From [Marc Abrams (2005.10.17.1536)]
In a message dated 10/17/2005 1:38:05 P.M. Eastern Daylight Time, r-robertson@NEIU.EDU writes:
Bill Powers wrote:
[From Bill Powers (2005.10.16.1851 MDT)]
I guess both acting and observing involve perception. Why didn’t I
think of that?
But then, shouldn’t the whole motor cortex light up when you observe
somebody doing something? Why just Broca’s area?
Category perceptions? What, exactly, was the goal-directed action in
Category perceptions. That’s interesting, I was looking for what
hierarchy level , and I couldn’t resolves upon one. That helps, I’ll
think about it. As for the experiment, as usual they don’t report what
a PCT approach would like to know. I’ll see if I can find out more about it.
Bill makes a good point about the cortex and herein lies one of the problems I have with the hierarchy as it’s currently postulated. Are neurons at different levels somehow differentiatable? That is, can we tell the difference between a ‘category’ neuron and a ‘relationship’ neuron? Are there any such things? If so, how can we go about testing that idea?
I have always been confused about whether the hierarchy represents a physical physiological structure (i.e. from spine, level one; to cortex, level 11) a functional one that represents how a perception is constructed, or something in between or different than those two.
Another problem I have with the PCT hierarchy is the notion and concept of dependency.
In a hierarchy each level is independent of any other levels and each ‘higher’ level; is fully dependent on its existence from the level below. Hence the neat concept of up=Why and down=how. Again, in a hierarchy we are not talking about mere influence as in a network. We are talking about full dependence. Which leads too…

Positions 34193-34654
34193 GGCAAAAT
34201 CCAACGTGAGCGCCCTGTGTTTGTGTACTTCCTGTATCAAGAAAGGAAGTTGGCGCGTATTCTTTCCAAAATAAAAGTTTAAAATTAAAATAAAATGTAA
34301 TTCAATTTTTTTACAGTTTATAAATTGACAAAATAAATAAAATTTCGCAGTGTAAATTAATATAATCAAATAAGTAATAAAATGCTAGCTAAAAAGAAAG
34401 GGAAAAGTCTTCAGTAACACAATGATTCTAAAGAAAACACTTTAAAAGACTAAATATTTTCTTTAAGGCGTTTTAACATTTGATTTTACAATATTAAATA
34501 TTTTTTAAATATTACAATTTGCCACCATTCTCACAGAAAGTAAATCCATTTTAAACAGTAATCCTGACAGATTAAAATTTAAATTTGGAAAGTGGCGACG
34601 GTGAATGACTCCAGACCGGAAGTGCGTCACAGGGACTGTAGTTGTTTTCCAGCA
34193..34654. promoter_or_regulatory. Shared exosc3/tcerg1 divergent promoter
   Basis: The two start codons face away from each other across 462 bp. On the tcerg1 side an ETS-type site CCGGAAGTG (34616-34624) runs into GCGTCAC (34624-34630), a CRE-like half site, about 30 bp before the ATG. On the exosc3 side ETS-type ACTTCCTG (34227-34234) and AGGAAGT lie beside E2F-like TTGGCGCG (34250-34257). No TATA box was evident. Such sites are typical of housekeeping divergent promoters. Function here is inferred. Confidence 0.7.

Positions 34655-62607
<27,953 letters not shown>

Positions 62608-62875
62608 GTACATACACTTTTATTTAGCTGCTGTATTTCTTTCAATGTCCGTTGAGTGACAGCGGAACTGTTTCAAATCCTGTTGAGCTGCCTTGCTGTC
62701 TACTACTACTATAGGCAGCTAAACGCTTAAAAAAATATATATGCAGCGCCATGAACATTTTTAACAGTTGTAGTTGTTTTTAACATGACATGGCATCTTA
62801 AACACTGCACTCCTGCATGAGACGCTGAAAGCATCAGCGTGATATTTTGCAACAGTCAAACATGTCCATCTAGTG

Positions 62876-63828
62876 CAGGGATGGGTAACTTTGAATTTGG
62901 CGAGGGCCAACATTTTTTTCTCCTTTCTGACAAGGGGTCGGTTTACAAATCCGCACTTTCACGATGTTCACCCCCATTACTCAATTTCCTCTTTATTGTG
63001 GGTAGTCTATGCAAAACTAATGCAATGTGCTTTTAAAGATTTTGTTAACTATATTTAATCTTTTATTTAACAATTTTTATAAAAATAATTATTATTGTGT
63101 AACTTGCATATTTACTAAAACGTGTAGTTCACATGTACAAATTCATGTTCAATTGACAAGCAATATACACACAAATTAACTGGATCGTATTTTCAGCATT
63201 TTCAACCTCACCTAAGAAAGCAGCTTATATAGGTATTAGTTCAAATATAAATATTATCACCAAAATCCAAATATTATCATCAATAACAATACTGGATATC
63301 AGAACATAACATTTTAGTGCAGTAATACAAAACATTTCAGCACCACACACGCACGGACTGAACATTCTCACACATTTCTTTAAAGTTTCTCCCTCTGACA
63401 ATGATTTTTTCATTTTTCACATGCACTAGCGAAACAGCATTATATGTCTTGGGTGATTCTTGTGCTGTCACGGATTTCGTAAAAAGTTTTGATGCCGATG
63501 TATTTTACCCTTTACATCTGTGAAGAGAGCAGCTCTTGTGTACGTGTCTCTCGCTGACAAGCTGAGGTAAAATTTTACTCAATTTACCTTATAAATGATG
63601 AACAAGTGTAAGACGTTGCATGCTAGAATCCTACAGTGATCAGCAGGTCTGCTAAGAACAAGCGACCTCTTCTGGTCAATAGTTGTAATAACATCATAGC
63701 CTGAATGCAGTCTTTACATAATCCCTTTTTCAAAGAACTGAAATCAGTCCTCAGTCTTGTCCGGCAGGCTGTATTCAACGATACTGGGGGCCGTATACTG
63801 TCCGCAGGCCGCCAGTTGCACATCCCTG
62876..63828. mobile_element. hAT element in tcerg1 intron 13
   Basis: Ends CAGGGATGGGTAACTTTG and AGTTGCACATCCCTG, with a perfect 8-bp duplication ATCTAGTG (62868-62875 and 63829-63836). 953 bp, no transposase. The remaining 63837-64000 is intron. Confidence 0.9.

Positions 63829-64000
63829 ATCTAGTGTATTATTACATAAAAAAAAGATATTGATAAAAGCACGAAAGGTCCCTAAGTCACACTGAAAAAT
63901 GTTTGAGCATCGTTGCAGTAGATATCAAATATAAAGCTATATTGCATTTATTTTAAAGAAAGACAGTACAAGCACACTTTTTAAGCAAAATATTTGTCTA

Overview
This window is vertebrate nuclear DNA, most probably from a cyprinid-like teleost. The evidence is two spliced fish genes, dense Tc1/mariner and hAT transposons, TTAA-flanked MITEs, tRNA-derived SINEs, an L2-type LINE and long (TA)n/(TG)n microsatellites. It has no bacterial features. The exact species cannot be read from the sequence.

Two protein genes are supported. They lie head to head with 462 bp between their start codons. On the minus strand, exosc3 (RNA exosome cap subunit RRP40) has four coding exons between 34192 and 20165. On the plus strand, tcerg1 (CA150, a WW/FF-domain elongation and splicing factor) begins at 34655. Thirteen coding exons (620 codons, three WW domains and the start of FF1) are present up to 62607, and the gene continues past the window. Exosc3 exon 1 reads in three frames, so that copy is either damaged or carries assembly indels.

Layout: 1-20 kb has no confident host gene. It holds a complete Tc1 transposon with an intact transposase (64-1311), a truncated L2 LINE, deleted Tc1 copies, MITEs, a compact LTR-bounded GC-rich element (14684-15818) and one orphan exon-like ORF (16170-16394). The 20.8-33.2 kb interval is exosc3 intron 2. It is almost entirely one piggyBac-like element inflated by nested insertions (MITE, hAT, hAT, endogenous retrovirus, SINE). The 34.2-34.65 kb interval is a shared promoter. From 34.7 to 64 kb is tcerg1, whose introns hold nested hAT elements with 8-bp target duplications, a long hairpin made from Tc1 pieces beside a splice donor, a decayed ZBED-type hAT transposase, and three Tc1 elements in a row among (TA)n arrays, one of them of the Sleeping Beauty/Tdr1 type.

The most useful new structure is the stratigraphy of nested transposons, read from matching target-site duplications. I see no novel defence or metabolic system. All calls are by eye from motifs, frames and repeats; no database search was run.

What data do we have to support this notion of dependency? A theoretical model? Hardly, because if that were the case I could justify the existence of Alice and Wonderland.
A model is useful if it can support empirical data. To date we have not been able to get any data on the existence of any levels. Rick’s spreadsheet model simply states that a hierarchy is theoretically plausible. It does not show the existence of one. Huge difference
As much as I have tried to think about this and even drawn it out with diagrams, I cannot construct perceptions from this structure.
First of all, perceptions as I and most of the non PCT universe defines them, are interpreted understandings of sensed data. Simple sensations are not meaningful because in order to be ‘controlled’ they must be ‘compared’. If two things are compared there must be something that differentiates between the two and each one must have some kind of ‘value’. That means the ‘values’ must either come from the nature of the neurons themselves or the ‘structure’ the neurons take on when representing something. By structure I mean the cohesive signaling or oscillating waves neurons produce in ‘talking’ with one another.
My question; What justifies the need for ‘levels’. Think Occam’s razor here. What benefits would levels provide a communicating nervous system?
This is a question not a challenge. Anyone have any ideas?